(Hive Bee)
01-14-03 22:30
No 398206
      Electrosynthesis of gamma-asarone
(Rated as: excellent)

The article has been mentioned by LR: Post 108370 (dormouse: "Synthesis of asarone from eugenol methyl ether  -Labrat", Novel Discourse) - Here follows the actual article (I heard of ppl with too much clove oil to handle wink)

Tetrahedron Letters 30(31) (1989) 4037-4040
Electrosynthesis of gamma-asarone
R R Vargas et al.

Abstract: g-asarone is synthesised in high yield, and conveniently, by anodic methoxylation of methyl eugenol, at constant current. The method is extremely simple and inexpensive.

2,4,5-trimethoxyallylbenzene (1) is one of the rarer natural allylbenzenes. It was isolated for the first time from Caesulia axillaries and named g-asarone.1 The back and wood of Aniba hostmanniana, an arboreous species of Lauraceae contain essential oils composed of ca 95% of (1).2 The only reported3 synthesis of (1) is based on the geneneral sequence of reactions: dimethoxyphenol -> allyl dimethoxyphenyl ether -> allyldimethoxyphenol -> trimethoxyallylbenzene, and the overall yield is less than 30%.
Here we report a new synthesis of g-asarone, via the anodic oxidation of methyl eugenol (2) at a platinum electrode in alkaline methanol solution and under controlled current conditions. The average yield, from several experiments, is 80% and the simplicity and low cost clearly show the advantage of this method as compared with the one previously described.3 This synthesis is another application of anodic methoxylation, a well established method which has been widely used.4
General procedure: The electrolyses were performed in an undivided cell using a Pt foil anode (2.5 x 3.5 cm) and a W wire as cathode. A solution of methyl eugenol (2.8 mmoles) in MeOH (60 mL) containing NaClO4 (6.0 mmoles) and NaOH (30.0 mmoles) was electrolyzed at room temperature (50 mA, 0.0057 Acm-2 3F/mol). After completion, MeOH was removed under reduced pressure [because of the possible formation of explosive perchlorates the mixture should never be taken completely to dryness]. Water added to the residue, the mixture acidulated with hydrochloric acid until pH 4 and extracted with ether. After concentrating under vacuum, g-asarone was isolated by column chromatography (SiO2, hex-EtOAc 3:2) and fully characterised; spectral data were according to the litterature.2 When 5.6 moles of (2) were used, under otherwise similar conditions, g-asarone was obtained in lower yields (55%).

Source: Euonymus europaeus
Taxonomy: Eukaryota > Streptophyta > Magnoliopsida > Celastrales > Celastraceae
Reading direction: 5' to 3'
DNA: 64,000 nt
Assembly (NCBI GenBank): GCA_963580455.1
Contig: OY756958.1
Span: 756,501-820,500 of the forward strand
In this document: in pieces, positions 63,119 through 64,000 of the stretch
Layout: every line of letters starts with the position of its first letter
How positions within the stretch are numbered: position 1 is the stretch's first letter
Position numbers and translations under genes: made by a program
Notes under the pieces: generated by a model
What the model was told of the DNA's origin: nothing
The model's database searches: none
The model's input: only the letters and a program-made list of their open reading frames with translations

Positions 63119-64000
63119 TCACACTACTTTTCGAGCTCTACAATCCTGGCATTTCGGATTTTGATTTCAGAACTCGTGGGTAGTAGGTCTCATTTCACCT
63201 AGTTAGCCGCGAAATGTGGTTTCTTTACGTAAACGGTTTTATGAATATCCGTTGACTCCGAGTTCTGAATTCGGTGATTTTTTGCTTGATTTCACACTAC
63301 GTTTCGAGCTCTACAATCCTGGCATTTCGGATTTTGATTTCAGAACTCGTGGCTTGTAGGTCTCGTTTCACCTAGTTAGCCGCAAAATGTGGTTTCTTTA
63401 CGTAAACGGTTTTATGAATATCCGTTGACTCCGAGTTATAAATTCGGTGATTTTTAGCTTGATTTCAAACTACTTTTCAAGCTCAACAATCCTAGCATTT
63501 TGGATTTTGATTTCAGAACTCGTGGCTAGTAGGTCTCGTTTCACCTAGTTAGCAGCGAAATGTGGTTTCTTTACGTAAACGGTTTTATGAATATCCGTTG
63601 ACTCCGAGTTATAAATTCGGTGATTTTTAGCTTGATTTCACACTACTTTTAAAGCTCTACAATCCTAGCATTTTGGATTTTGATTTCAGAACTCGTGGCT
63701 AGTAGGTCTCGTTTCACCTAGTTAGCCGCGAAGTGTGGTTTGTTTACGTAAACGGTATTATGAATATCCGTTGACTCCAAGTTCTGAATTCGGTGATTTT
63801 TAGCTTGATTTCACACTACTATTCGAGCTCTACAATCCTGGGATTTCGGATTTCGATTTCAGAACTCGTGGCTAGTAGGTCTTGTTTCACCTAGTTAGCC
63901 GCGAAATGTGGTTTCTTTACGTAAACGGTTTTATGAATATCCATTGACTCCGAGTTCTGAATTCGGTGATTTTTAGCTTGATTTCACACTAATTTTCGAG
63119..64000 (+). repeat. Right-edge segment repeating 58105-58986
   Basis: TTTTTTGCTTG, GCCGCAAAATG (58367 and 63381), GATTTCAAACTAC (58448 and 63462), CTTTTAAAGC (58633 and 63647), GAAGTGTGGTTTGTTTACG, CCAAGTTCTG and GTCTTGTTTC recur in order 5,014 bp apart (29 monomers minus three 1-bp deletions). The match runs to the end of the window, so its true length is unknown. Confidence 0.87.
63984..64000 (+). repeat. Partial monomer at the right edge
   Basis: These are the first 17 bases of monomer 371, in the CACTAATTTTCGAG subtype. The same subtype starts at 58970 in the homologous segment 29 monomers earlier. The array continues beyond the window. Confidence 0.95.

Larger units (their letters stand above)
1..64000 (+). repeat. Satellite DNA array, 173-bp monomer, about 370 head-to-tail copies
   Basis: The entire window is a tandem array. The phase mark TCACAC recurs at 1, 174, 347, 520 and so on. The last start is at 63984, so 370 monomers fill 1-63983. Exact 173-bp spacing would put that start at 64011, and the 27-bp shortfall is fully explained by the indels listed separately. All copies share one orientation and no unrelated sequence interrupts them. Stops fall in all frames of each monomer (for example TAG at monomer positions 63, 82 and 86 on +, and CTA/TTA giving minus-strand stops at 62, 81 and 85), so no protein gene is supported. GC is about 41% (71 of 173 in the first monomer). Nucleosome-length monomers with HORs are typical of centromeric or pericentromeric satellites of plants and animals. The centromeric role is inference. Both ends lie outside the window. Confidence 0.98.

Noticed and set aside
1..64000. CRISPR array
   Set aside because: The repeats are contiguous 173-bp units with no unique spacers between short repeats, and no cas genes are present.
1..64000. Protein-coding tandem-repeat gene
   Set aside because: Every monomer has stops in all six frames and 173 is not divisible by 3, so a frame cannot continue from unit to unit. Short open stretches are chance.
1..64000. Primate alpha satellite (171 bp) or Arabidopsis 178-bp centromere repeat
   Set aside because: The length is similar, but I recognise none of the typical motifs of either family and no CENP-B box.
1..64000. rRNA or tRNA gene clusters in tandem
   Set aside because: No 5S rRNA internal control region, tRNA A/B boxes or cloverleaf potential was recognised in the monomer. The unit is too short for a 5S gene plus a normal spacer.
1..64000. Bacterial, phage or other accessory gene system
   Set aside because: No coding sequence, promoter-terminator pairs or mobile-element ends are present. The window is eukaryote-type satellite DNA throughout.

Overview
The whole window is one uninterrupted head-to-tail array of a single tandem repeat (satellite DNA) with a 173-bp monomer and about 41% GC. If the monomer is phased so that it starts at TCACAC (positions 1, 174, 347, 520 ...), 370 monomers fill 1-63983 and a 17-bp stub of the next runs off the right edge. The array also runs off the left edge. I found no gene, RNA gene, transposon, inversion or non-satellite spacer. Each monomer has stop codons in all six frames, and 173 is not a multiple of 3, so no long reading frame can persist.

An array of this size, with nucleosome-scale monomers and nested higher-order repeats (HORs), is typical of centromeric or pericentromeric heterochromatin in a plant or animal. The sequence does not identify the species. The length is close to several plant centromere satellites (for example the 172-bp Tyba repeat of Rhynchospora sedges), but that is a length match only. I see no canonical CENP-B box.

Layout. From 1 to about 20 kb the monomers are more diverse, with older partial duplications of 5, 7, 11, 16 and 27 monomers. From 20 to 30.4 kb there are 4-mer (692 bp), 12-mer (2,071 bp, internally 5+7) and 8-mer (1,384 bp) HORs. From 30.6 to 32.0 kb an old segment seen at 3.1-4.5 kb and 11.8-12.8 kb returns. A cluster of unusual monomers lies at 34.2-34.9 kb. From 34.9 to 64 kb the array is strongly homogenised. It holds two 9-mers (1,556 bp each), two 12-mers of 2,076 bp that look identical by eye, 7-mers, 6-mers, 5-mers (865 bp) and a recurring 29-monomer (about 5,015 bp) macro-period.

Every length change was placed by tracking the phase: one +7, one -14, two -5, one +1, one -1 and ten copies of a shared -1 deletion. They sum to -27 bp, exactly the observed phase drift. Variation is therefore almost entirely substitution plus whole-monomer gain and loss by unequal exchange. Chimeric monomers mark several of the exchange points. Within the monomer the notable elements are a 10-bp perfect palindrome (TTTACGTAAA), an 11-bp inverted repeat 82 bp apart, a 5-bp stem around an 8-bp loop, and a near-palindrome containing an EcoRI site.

The reaction probably proceeds through an intermediate (3) which during acid work-up originates product (1). This type of intermediate was observed during the anodic oxidation of dimethoxybenzenes.5

      CH--CH==CH2                         CH--CH==CH2                    CH--CH==CH2
      |                                   |                              |
      C                           MeO     C                              C
    /   \                             \ /   \                          /   \
   C     C                          H--C     C                   MeO--C     C
   |     |         -2e, 2 MeOH         |     |             H+         |     |
   C     C--OMe   ------------->       C     C--OMe    ---------->    C     C--OMe
    \   /              -2H+             \   / \          - MeOH        \   /
      C                                   C     OMe                      C
      |                                   |                              |
      OMe                                 OMe                            OMe
      (2)                                 (3)                            (1)

Intermediate (3) was isolated by work-up under alkaline conditions and characterised by 1H NMR. When analysed by GC/MS (3) gave a peak the at highest mass m/z 194 instead of the expected 240. This is probably due to a fragmentation, in which a molecule of dimethyl ether is lost, and (3) yields (4). [note: fragmentation and molecule (4) not shown].
The g-asarone obtained was isomerized in alkaline solution quantitatively3 into a 5:1 mixture of (E)- and (Z)-2,4,5-trimethoxypropenylbenzenes; the (E) isomer is important as a precursor in a synthesis of magnosalicin.6
As the alkaline isomerization of g-asarone showed to be very time consuming, attempts to prepare (E)-2,4,5-trimethoxybenzene via anodic oxidation directly from methyl isoeugenol (5) were made. However no nuclear methoxylation product could be isolated. In a typical experiment, the electrolysis of a solution of (5) (5.7 mmoles) in MeOH (60 mL) containing NaClO4 (6 mmoles) and NaOH (26.0 mmoles) at room temperature (80 mA, 00.91 Acm-2, 2F/mol), after work-up as described for methyl-eugenol (2), afforded two products derived from the side-chain methoxylation of (5): 1,2-dimethoxy-1-(3,4-dimethoxyphenyl) propane (6) (2.85 mmoles, 50%, erythro/threo, 2.5:1) and 1-(3,4-dimethoxyphenyl)-2-methoxy-propanol (7) (1.14 mmoles, 20%, erythro/threo, 2:1). Both structures were assigned based on GC/MS, IR and 1H/13C NMR measurements.

                                          OMe OMe             OH  OMe
                                          |   |               |   |
      CH==CH--CH3                         CH--CH--CH3         CH--CH--CH2
      |                                   |                   |
      C                                   C                   C